They praised dark skin on men.
To make Odysseus beautiful again, as he was returning to Ithaca to reencounter
Penelope, the goddess Athena invigorated him and made his skin dark.
‘Melanchroiês.’
It is in Book XVI of the Odyssey.
This patriarchal way is standardized in Egyptian murals: the skin of the goddesses
has a lighter hue; the gods are darker.
The ancients saw themselves as this: some taller, some shorter, some fatter, some
thinner, some lighter, some darker, and all of the same color.
No serious work on dermatology and genetics mentions ‘color’ referring to humans.
There are tonalities of the same color.
Tonality is not color.
Color is one thing. Tonality is another.
‘Tonality’ carries a sense of equality. The word ‘color’ separates.
‘Color’ seems to create a biological wall.
The wall exists. Persons are less or more compatible biologically.
Before the discovery of antigens, someone in blood group O who received blood
from someone in group AB would die — due to biological incompatibility — even if
their skin had exactly the same tone. Yet two persons, one with a very dark tone and the
other a very light tone, and both in group O negative, can switch blood because they are
biologically compatible.
3

In spite of that, already at the time when the antigens were known, ‘blood’ managed
to remain as an emblem of ignorance — ‘white blood’, ‘black blood’ and ‘yellow
blood’.
There was an attempt — but that was short-lived — to fashion another ‘color’ for the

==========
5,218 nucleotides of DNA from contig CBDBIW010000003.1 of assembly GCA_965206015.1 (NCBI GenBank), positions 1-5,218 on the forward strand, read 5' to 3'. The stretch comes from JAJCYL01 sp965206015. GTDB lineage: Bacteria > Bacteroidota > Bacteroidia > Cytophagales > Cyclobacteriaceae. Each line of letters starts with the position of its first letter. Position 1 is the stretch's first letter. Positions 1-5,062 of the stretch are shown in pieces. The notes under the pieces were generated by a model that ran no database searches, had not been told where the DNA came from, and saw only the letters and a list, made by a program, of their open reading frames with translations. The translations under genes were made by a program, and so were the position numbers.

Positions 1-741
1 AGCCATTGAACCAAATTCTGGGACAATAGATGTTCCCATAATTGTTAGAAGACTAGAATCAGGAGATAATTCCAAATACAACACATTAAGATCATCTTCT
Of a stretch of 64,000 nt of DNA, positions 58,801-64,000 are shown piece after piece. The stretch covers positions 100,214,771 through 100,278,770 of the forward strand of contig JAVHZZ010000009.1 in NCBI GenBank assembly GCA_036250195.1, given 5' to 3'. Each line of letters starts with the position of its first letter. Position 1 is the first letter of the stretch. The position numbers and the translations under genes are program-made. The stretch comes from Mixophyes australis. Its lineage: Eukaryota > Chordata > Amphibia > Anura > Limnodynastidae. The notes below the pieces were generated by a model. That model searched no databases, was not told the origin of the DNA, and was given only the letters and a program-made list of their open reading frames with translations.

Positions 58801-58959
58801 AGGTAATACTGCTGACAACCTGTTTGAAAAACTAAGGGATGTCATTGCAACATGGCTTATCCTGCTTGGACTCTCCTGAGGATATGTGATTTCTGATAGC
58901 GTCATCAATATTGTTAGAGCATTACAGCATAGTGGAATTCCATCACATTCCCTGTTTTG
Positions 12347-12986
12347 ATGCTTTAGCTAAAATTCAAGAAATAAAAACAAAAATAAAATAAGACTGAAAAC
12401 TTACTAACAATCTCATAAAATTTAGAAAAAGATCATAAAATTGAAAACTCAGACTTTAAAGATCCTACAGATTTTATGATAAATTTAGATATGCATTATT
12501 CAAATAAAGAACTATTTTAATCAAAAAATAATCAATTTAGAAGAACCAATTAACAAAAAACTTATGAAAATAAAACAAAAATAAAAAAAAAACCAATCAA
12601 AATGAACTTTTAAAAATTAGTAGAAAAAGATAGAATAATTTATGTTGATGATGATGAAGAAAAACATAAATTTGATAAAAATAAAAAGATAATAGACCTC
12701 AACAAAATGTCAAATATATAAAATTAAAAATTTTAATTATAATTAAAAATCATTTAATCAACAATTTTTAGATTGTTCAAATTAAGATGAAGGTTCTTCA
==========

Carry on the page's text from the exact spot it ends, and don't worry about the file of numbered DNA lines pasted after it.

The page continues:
skin, the ‘red’ skin in the North of America. It was intended to be another wall, but it is
now forgotten. In Asia, there are no longer ‘yellows’. It is now ridiculous to mention
that term. Other ‘colors’ will not exist, as they did not exist before.
The city of Rome, at the peak of the Empire, had nine hundred thousand inhabitants.
Three hundred thousand were slaves. The Romans were obsessed by censuses: the data
are accurate. Of the slaves, two hundred thousand were from Europe; one hundred
thousand from Africa. One hundred thousand in nine hundred thousand surpass ten
percent.
What happened to those Africans at the fall of the Empire? They mixed with the
population of Europe.
By the year 700 they were all assimilated my marriages.
The Romans feared that people of the same origin, if aggregated in the same
quarters, would plan rebellions. So they mixed Germanic slaves with Ethiopians,
Nubians with Gauls, and marriages arose from that circumstance. As the Empire
fragmented, those couples gradually dispersed. They were dedicated mainly to
agriculture. The more the Empire fell, the more they spread across Europe, toward the
North. The case is such that as for the term ‘European’, it is impossible to affirm that a
European has not an African ancestor — not to mention that all Europeans migrated
from Africa.
The 16th century is significant for the introduction of the idea — and the perception
— of color’. It was the time of European colonialism. Later, it was slavery. For
domination, walls were necessary. The notion of ‘Western’ civilization followed ‘skin
color’. Then, it was ‘white’ civilization.
It is not.
The so-called ‘Western’ civilization is Mediterranean: it was created in Southern
Europe, the Middle East and North Africa.
Thus the ‘West’, when we refer to Europe in the historical sense, is a mistake. In
Antiquity, there was no ‘Europe’ as we understand it now.
It is enough to read Herodotus, Homer or Hesiod to realize that Greek civilization —
the ‘West’ — was related to the Middle East and North Africa. The territory that is now
Europe did not count to them.
Let us refuse to be misled by bigotry, especially highbrow bigotry, which is the worst
for it is made to seem redeeming.
Let us refuse to perceive ‘skin colors’.
Let us be free.
Freedom stands not on ignorance but on knowledge.

4